Daily Archives: April 6, 2020

A Gift for My Good Friend in India – An Italian Savinelli Punto Oro 413KS Woodstock

Blog by Dal Stanton

As I begin this restoration, my mind is replaying the plethora of experiences that were shaped and riveted into my memory of my visit last year to India.  Not many ‘good’ experiences in life can be described as ‘life changing’.  These kinds of changes are usually reserved for the difficult times – like now, as the world is navigating a pandemic that creates confusion and uncertainty about life and the future.  Yet, Paresh’s invitation to me, along with the rebornpipes’ trust, Steve and Jeff Laug, to visit his home and family was an experience that was life changing for me.  It wasn’t just the sights and sounds of a different cultural context or the different foods the pallet experienced tasting Indian cuisine.  What was so profoundly and wonderfully life changing was the depth of loving hospitality Paresh and his wife, Abha, provided to us during the visit.  Meeting and enjoying his family, along with their two daughters, Mudra and Pavni, was truly an experience that will walk with me in the life I continue to enjoy by God’s grace.  Of course, I cannot fail to mention the ‘reason’ for our travels where West met East!  Paresh asked that we collaborate in the restoration of one of his heirloom pipes, an unbelievably fun and enriching experience that produced this story, perhaps my favorite:  West Meets East in India to Restore a Grandson’s Treasure – an 1846 BBBHow does an Italian Savinelli Punto Oro heading to India enter this story?  It has to do with an Italian American L. J. Peretti pipe that I noticed in India – basking nonchalantly among the historic pipes of Paresh’s unbelievable heirloom collection he received from his grandfather.  The Peretti that got my attention was not from his grandfather’s collection, but a pipe that Paresh had acquired himself.  Since doing my first restoration of a L. J. Peretti, I have become somewhat of a collector of these blue collar ‘shop pipes’ from the second oldest tobacconist shop located in downtown Boston.  I had never seen a Peretti Cutty shape before and hence, the Savinelli Punto Oro makes his debut on the stage.One of the great things about ‘Pipedom’s’ smaller subset, pipe restorers, is that it is special and an honor to have pipes in your personal collection that have come from other restorers who you’ve learned from and appreciated.  I have pipes in my rotation from Steve, who introduced me to the world of pipe restoration and is a good friend who has visited me here in Sofia and I’ve had the privilege of visiting his home terrain, Vancouver.  When I enjoy fellowship with one of his pipes with my favorite blend stoked in the bowl, the relationship is always the focus of the reflection during those paused moments.  I managed to secure one very special pipe for my collection from Charles Lemon of Dad’sPipes, who I’ve also learned much from in his restorations and appreciated that his health has allowed him to come back from hiatus.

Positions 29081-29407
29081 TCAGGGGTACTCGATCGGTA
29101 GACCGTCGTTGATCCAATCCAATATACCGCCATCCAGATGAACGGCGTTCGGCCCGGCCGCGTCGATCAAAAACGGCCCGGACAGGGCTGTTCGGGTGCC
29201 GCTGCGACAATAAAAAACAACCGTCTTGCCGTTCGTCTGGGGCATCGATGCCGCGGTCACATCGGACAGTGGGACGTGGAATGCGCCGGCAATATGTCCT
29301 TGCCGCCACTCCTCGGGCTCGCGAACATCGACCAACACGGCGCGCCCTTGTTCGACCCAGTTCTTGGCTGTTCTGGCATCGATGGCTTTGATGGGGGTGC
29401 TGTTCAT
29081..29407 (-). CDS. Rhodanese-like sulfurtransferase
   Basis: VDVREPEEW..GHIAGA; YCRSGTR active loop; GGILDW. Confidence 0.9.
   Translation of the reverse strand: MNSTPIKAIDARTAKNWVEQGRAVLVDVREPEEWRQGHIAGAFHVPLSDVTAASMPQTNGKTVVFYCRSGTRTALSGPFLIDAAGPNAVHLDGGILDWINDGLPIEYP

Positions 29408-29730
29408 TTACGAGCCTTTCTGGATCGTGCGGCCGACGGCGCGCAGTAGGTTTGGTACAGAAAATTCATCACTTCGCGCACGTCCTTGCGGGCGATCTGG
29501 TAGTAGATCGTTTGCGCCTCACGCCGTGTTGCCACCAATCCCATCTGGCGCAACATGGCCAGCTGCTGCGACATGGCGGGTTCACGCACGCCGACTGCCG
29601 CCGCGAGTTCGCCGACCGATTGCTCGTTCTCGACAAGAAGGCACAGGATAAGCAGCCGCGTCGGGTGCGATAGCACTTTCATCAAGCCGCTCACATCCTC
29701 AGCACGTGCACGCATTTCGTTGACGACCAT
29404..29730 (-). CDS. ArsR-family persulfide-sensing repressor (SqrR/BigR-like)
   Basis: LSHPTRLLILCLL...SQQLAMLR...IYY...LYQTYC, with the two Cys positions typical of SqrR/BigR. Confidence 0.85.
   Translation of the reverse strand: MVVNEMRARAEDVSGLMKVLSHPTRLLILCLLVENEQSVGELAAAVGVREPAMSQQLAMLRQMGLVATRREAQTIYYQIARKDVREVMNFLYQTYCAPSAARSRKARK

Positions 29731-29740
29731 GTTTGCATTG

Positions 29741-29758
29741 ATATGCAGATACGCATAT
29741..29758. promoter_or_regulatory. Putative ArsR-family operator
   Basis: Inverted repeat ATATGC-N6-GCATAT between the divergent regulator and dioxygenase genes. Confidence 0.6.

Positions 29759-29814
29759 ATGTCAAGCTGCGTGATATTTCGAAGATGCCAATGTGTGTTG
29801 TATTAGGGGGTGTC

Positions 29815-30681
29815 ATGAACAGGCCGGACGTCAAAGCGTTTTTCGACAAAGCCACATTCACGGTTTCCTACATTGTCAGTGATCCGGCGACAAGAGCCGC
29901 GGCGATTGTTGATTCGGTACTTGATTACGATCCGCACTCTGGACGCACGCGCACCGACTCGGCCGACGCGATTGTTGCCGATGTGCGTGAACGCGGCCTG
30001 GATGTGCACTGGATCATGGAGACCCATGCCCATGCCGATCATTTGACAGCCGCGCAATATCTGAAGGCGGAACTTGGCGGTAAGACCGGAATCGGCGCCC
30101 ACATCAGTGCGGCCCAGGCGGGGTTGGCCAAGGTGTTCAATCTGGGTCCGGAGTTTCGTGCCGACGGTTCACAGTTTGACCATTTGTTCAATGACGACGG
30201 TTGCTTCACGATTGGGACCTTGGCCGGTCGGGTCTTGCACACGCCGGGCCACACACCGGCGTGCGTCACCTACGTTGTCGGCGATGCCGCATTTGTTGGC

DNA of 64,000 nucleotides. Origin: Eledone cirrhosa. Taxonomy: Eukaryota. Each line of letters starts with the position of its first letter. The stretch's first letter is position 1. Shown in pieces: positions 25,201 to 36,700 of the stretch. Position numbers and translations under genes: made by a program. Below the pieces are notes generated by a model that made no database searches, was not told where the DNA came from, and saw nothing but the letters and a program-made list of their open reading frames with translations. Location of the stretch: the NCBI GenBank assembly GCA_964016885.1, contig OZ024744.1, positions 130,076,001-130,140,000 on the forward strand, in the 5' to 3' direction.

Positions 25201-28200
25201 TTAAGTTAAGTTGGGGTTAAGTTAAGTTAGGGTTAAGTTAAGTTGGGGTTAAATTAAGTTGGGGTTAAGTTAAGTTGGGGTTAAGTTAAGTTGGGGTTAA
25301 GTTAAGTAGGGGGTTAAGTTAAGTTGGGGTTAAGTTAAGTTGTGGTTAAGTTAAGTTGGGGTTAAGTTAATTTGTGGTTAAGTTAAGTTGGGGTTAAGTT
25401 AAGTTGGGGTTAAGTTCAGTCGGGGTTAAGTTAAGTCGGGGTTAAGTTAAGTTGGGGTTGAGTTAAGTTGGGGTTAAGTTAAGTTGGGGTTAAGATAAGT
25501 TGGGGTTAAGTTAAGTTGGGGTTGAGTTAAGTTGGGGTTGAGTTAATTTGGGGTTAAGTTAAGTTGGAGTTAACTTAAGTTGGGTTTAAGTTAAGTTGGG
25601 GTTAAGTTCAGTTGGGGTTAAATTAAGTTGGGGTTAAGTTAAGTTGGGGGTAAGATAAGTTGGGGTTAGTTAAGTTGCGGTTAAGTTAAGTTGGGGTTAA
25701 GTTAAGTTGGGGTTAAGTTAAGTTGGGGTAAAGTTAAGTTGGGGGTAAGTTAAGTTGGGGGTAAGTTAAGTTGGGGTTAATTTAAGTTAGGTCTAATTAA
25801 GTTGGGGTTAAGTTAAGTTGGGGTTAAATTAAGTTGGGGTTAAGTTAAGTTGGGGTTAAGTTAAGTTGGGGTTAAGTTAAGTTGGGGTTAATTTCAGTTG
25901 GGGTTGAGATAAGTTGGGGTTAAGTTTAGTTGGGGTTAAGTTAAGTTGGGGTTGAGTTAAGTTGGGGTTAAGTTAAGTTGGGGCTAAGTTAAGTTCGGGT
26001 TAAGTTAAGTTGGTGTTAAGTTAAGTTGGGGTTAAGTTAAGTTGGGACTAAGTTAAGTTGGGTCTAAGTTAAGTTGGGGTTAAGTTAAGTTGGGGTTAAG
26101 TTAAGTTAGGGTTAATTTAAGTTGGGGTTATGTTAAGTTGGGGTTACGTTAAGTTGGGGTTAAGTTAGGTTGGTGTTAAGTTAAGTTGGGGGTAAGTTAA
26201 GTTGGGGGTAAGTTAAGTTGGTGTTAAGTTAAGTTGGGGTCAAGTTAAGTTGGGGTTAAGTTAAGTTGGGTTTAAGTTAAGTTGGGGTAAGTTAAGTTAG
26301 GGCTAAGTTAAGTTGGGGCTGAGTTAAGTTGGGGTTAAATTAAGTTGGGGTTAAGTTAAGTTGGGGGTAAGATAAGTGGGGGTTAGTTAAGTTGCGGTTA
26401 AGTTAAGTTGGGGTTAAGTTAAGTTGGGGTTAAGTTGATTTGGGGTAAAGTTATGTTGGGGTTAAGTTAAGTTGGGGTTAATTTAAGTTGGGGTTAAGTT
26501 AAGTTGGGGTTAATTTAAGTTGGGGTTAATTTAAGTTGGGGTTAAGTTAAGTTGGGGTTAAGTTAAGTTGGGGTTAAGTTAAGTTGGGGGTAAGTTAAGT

When Paresh became aware of my attraction to his L. J. Peretti Cutty, the accord we ratified between us was to do a reciprocal gifting from our personal collections.  Paresh gifted me his Peretti Cutty which I brought home to Bulgaria from India.  After getting back to Bulgaria, I chose a pipe from my personal collection for him.  The special pipe I chose for Paresh was a Savinelli Punto Oro that was in my personal restoration queue – for a LONG time.  The problem of restoring pipes primarily for others is that sometimes it’s difficult to work on your own trove of treasures!  When I saw the Punto Oro on German eBay located in Bühl, I was drawn by the elegant lines of this Savinelli offering. The shape is unique with the Dublin-esque bowl, but not quite.  In my initially assessment of the pipe, I was calling it an oval shank, slightly Bent Billiard – but not quite. The shank was not actually a true oval but a compressed oval – an American football or rugby ball shape.  The unique shape created a lined definition running down the sides of the shank transitioning into and through the stem – flow and balance!  With so much attention on focused the shape, the fact of the striking fire grain showcased throughout the pipe – was reminiscent for me of a tiger’s fur, flowing even through the shank composition.  This only added frosting on this Savinelli Punto Oro cake!  Very nice! Unfortunately, it has taken me a few years to get to this beautiful pipe, but it was waiting.  It was patiently waiting in the ‘Help Me!’ basket and when it came to mind as a comparable reciprocal gift for Paresh, his debut on the worktable became a reality.  Here are more pictures of a very nice Savinelli Punto Oro yet having some daunting issues. The nomenclature is on the upper shank and it reads, SAVINELLI [over] PUNTO ORO, (Gold Point).  ‘Gold Point’ may also be referencing the single gold point brass dot embedded on the upper stem panel.The lower panel section is stamped with the encased ‘S’ in Savinelli’s well known and recognized symbol.  The Savinelli symbol is to the left of the shape number, 413KS [over] the COM, ITALY.  The shape is found in the Savinelli shapes chart found in the Pipedia article on Savinelli,  but the chart offers no names for the shapes, only numbers.  This 413 is designated as a ‘King Size’ by the KS.   Whatever the shape is, I like it!Not satisfied with my lack of definition on what to call this shape, I sent a note off to Steve asking for his opinion – Calabash, Dublin, fancy Billiard?  Steve’s response settled the question directing me to Savinelli’s website – my first thought, why didn’t I think of that?  In the Savinelli line up of shapes or models, the 413KS is described as a Woodstock (pictured below).  Nice!  Bill Burney’s description of the Woodstock in his Pipedia shapes discussion is helpful and includes all the variations I was contemplating!